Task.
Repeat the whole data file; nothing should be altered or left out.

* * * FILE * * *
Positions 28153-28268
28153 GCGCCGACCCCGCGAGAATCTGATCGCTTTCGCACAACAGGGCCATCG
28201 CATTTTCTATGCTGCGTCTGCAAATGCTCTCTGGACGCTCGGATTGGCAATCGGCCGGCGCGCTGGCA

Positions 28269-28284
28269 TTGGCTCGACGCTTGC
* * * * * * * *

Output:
Positions 28153-28268
28153 GCGCCGACCCCGCGAGAATCTGATCGCTTTCGCACAACAGGGCCATCG
28201 CATTTTCTATGCTGCGTCTGCAAATGCTCTCTGGACGCTCGGATTGGCAATCGGCCGGCGCGCTGGCA

Positions 28269-28284
28269 TTGGCTCGACGCTTGC